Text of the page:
- Add the potatoes and soya chunks. Add salt (I sued around 1 and 1/2 tsp salt). Mix well.
- Now, we want to fry this for a bit before we add water and cover it. So, cook it uncovered until you see some oil separating (or just until you think it’s sufficiently fried and come together a bit). Leave it uncovered when you do this because we don’t want it accumulating water (which food tends to do if its covered). I had to stir mine quite frequently because my pot was not non-stick and tended to stick at the bottom if left unattended for a while.
- Add about 1 cup of water, cover, and cook (stirring frequently) until the potatoes are half way done.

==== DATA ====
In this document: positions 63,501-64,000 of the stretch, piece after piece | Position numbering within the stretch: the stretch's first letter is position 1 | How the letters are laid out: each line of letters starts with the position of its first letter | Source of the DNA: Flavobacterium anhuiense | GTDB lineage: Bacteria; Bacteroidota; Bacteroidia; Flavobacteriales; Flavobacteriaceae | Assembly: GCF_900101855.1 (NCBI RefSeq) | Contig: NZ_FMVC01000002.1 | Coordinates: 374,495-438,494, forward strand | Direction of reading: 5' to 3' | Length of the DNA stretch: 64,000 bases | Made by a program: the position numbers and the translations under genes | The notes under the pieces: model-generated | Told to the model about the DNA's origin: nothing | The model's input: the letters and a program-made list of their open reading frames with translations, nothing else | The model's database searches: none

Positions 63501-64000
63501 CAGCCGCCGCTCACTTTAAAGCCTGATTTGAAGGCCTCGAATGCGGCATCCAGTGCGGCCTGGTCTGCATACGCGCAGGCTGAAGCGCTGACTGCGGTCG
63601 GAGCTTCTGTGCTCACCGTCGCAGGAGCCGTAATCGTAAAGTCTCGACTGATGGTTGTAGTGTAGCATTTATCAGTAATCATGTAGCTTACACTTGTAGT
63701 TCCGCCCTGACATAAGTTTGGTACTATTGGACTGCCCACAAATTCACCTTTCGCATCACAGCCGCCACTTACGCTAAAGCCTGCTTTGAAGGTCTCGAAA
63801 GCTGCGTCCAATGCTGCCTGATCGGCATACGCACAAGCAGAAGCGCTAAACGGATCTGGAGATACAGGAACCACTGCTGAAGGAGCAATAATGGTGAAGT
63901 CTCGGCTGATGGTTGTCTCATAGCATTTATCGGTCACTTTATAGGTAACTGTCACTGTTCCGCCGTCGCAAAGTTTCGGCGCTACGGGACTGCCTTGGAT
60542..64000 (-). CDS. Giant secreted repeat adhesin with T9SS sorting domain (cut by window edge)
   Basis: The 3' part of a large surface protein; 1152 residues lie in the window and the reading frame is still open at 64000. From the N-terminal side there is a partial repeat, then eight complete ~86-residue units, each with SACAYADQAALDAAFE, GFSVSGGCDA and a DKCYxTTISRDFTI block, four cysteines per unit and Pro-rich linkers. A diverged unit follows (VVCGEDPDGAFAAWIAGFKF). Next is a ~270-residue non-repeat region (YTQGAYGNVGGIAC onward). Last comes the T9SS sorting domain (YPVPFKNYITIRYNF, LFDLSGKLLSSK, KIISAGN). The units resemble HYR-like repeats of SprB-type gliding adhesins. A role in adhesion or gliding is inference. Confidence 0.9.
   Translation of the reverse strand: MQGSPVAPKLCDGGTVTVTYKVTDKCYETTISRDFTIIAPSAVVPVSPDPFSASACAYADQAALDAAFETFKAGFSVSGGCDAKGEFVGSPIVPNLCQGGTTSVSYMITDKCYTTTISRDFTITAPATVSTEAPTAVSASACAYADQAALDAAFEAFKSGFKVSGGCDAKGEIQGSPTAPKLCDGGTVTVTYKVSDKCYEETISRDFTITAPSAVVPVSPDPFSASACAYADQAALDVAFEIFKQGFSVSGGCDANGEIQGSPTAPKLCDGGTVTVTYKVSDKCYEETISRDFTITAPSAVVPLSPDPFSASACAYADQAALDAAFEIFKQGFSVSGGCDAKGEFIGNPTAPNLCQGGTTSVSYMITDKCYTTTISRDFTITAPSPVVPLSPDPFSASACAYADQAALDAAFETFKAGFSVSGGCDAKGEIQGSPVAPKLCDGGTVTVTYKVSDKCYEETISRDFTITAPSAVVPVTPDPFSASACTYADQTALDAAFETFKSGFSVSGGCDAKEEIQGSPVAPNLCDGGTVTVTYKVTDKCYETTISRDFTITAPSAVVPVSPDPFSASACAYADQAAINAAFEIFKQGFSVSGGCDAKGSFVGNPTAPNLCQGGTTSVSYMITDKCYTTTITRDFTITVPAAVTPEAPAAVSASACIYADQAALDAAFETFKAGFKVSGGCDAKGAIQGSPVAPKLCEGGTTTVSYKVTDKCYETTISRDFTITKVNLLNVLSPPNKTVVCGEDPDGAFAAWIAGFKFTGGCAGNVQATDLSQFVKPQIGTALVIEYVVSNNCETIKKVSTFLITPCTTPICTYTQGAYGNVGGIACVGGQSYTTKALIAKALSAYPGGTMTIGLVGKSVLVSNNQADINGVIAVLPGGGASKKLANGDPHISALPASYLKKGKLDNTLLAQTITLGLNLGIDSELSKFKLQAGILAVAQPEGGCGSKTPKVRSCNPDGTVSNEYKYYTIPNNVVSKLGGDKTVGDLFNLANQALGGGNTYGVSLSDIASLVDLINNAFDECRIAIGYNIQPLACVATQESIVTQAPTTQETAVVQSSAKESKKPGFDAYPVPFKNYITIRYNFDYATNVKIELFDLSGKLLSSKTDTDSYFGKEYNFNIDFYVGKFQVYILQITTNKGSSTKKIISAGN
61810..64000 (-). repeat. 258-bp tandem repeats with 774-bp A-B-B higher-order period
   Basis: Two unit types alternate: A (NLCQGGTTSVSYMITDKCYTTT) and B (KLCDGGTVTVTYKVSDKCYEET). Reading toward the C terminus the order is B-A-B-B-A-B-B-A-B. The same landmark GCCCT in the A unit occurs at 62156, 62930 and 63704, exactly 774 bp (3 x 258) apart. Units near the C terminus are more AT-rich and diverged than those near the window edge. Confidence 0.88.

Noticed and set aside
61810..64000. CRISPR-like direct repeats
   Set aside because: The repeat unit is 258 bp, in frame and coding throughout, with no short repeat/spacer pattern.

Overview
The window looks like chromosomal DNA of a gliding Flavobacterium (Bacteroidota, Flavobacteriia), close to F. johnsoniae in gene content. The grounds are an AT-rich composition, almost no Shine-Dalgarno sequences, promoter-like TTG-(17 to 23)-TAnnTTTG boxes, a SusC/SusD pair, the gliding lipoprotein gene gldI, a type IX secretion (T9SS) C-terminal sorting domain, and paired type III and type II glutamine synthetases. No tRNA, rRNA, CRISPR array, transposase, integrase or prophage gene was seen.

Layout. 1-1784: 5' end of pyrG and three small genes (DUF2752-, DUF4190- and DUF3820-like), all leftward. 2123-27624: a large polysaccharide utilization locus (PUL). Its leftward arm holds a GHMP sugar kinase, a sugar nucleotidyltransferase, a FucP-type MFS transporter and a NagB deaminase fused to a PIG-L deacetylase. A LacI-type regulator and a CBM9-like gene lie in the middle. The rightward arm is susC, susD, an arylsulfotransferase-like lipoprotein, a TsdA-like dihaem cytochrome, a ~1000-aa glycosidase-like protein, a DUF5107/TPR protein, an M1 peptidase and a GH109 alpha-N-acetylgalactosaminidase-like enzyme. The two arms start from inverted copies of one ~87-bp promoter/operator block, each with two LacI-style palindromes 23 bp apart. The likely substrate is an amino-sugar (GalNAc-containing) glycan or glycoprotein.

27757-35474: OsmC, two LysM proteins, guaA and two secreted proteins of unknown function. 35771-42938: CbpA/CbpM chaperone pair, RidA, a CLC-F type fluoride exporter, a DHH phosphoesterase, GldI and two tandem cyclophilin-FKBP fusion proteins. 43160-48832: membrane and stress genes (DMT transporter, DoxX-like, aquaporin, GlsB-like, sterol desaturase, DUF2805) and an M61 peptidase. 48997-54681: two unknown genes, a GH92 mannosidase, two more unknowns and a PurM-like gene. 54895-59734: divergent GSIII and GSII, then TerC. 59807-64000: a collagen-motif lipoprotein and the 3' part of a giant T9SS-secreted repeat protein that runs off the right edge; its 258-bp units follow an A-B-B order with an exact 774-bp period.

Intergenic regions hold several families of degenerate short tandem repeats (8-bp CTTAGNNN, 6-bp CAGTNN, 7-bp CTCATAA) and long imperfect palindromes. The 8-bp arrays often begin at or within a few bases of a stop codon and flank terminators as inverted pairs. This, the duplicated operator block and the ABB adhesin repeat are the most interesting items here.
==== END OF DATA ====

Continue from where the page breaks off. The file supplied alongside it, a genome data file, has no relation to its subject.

- Add tomatoes, stir well, cover, and cook again until the potatoes are cooked to your liking (I like it when some of the potatoes are melted into the curry to make it thicker). If you find that there is not enough ‘gravy’ then feel free to add more water. I added 1 more cup.
- Taste and adjust salt and chilli if needed. Finally, add the coriander and take it off the heat.
Enjoy it with rice or roti 🙂